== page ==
too tired to care about music anymore... and the Allman
Bros played on and on. Towards the end some of the
crowd began dispersing in exhaustion, but Debi and
Laurie wanted to be there until the final note, which
did not happen until close to 3 A.M.
Then it was finally overafter only one day,
with no surprise guests! Not only that, but we were
once again painfully aware that we were bereft of
our friends, and had not connected with a single other
person. In addition, the nightovercast and starlesshad
become genuinely chilly.
When the music stopped, the partying was completely
over. Everyone was spent, and the hordes of depleted
people still left in the music field moved back into
the sleeping fields. Some set up tents, while others
just laid their sleeping bags out in the open, as
we had done the night before. However, because of
the temperature drop, sleeping out in the open was
not as desirable as it had been the night before.
So we walked around talking to people, and managed
to cajole our way into a group's large tent, picking
them to focus on because they were from Long Island
and we hoped for a ride the next day.
Laurie and Debi had nice, dry sleeping bags. They
pulled them out and were asleep in minutes. But I
had only a sodden sleeping bag that didn't offer the
tiniest bit of comfort. I rolled it out and lay on
top of it, trembling in my halter-top and damp jeans,
wishing I hadn't discarded the plastic. There was
no one awake to talk to. I shivered so hard my teeth
were chattering. All night long I lay there, thinking
that I had never been so cold in my life. My misery
was constantly finding new heights. I kept swearing
that I would never, ever again take being warm for
granted, not ever again. I kept imagining getting
back home and taking a hot shower or a hot bath, and
oh what heaven that would be. I just couldn't wait,
but I had no choice, it seemed I had to wait forever,
and suffer the whole time. How come I never realized
that nothing on earth felt as good as being dry and
warm? There was no point in crying or moaning, I just
had to lay there, thinking I would remember this torturous
night for the rest of my life. And sure enough, I
I remember lying there as the seconds ticked by,
wondering how time could move so slowly. It felt as
if I would feel miserably cold forever... I
tried to entertain myself by thinking about the day's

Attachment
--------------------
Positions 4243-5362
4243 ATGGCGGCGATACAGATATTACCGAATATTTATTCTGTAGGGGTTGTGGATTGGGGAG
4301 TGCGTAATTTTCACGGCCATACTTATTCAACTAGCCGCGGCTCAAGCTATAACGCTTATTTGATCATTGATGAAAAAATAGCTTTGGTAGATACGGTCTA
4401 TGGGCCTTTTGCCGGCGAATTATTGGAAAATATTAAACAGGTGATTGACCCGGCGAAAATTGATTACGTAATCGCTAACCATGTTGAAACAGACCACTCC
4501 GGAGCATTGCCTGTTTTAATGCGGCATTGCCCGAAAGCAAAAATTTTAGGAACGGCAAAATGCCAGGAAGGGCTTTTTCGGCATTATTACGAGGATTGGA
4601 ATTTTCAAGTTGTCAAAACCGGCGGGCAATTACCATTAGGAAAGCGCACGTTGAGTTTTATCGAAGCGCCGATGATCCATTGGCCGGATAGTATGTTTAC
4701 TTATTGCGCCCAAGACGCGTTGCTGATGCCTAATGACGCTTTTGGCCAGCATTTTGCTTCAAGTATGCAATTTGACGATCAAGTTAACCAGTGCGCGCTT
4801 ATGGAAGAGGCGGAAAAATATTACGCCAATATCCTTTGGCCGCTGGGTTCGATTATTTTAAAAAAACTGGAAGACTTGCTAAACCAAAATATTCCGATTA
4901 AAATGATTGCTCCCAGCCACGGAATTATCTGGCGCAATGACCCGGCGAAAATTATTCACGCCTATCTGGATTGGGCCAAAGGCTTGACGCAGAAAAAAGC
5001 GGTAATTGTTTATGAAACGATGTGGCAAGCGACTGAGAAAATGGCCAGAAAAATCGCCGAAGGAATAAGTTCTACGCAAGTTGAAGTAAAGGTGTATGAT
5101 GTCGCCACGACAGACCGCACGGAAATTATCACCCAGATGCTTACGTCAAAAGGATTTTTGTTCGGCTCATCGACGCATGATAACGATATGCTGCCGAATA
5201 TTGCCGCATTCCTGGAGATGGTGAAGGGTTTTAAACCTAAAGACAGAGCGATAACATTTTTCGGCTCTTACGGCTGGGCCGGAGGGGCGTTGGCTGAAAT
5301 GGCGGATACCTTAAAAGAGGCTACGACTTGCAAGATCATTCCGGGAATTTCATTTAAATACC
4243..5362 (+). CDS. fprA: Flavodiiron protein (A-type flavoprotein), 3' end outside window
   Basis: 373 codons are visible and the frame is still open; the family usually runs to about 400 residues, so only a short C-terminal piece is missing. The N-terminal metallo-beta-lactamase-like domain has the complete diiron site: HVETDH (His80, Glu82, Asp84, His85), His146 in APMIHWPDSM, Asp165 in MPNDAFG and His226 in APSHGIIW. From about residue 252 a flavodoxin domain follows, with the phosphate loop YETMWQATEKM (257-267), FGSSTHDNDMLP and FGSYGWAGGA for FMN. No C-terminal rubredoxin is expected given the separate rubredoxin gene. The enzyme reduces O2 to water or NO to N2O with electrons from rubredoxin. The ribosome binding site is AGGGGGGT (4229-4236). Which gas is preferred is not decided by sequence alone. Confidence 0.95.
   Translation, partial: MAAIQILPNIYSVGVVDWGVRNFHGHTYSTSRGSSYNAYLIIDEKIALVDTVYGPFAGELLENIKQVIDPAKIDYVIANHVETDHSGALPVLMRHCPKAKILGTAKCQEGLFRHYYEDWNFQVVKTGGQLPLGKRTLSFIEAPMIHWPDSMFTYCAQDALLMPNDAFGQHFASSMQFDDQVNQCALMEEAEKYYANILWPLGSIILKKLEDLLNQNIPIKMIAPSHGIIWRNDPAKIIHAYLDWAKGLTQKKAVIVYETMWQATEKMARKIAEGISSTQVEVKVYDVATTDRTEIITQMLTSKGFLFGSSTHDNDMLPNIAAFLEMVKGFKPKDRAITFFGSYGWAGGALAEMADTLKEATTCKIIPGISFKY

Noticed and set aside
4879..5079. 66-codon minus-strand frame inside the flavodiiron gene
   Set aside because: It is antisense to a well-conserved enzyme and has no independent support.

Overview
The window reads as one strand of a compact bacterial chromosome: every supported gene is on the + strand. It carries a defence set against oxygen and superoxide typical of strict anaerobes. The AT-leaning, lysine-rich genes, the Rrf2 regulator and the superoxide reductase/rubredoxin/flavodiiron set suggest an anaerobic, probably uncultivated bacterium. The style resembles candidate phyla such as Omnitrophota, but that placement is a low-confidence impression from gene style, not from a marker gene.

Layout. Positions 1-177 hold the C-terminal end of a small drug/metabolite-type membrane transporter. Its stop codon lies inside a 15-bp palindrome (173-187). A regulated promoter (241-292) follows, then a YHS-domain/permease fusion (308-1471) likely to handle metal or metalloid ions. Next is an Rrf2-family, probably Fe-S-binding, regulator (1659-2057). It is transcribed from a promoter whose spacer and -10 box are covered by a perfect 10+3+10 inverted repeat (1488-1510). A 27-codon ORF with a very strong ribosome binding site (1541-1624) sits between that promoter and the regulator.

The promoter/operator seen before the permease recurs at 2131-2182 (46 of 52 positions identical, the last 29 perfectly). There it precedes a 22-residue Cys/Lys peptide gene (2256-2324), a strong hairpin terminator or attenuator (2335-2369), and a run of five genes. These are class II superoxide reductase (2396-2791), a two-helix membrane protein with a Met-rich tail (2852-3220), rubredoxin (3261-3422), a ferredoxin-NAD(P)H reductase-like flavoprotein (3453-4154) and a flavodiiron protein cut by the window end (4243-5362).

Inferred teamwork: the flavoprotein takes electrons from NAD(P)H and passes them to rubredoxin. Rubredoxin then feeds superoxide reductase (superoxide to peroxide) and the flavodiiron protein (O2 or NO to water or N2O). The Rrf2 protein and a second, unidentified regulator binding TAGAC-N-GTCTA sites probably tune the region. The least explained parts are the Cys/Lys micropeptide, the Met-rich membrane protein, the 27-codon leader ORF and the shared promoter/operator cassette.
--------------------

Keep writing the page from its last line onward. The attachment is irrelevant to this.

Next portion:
events, but that didn't help at all, since it was
also depressing to realize that I hadn't enjoyed the
concert like everyone else seemed to. I liked rock
and roll music, but I guess I didn't like it enough
to ignore the discomforts of the day.
What to do to make the night go by, what to do...
then a thought occurred to me. There was music that
I loved. Next to Joni Mitchell, I loved an
amazing new rock opera. It was so interesting and
moving and melodic and rhythmic that I must have listened
to it on my record player hundreds of times,
and I knew and loved every note and word. So starting
with the very first note of the electric guitar in
the overture... "neir, neir, neir, neirrr, neir,
neir, neir, neir neir neirrrrrrr...," I listened
to the whole soundtrack of Jesus Christ Superstar,
hearing every single note and voice in my mind, relishing
each one. When I got to the end, I listened to it
all over again. Andrew Lloyd Weber, Tim Rice and that
original Broadway cast have no idea how much they
helped get me through that night with my sanity intact.
Sunday finally dawned, the sky cleared, and to my
delight it became blistering hot again. The sleepless
night receded in my thoughts, and the people in the
tent woke up, the owners informing us that they had
no extra room in their van. They could not give us
a ride anywhere, much less to Long Island, as we had
hoped. Once again the three of us were alone.
Alone in that sea of thousands! Cars lined up for
miles trying to leave the Glen. Instead of hitchhiking,
we decided to walk from car to car asking for a ride
directly to Long Island, preferably one with cute
guys. In about 10 minutes we came to a van that met
those requirements. There were two nice-looking young
guys in the front seat.
Unfortunately, the driver and owner of the car, Bernie,
did not feel inclined to give us a ride. While he
was obviously in a bad mood for some reason, we were
relieved to discover that his friend Rob was not,
so the four of us lobbied Bernie until he grumpily
relented. We climbed happily into his nice, clean
van, while he firmly stated he would not go out of
his way for us, that he would drop us off at the closest
expressway to his house in Garden City, about 20 minutes
Relieved to have a ride for the vast majority of
the distance, we accepted, not minding his scowling
proclamation. Well, at least at first we didn't mind.
His van was wonderful! It was the exact opposite of
the car we had arrived inspacious, clean, new,
no animals, and both Rob and Bernie were well-groomed
and seemingly normal.
Bernie, however, continued to scowl at us, and soon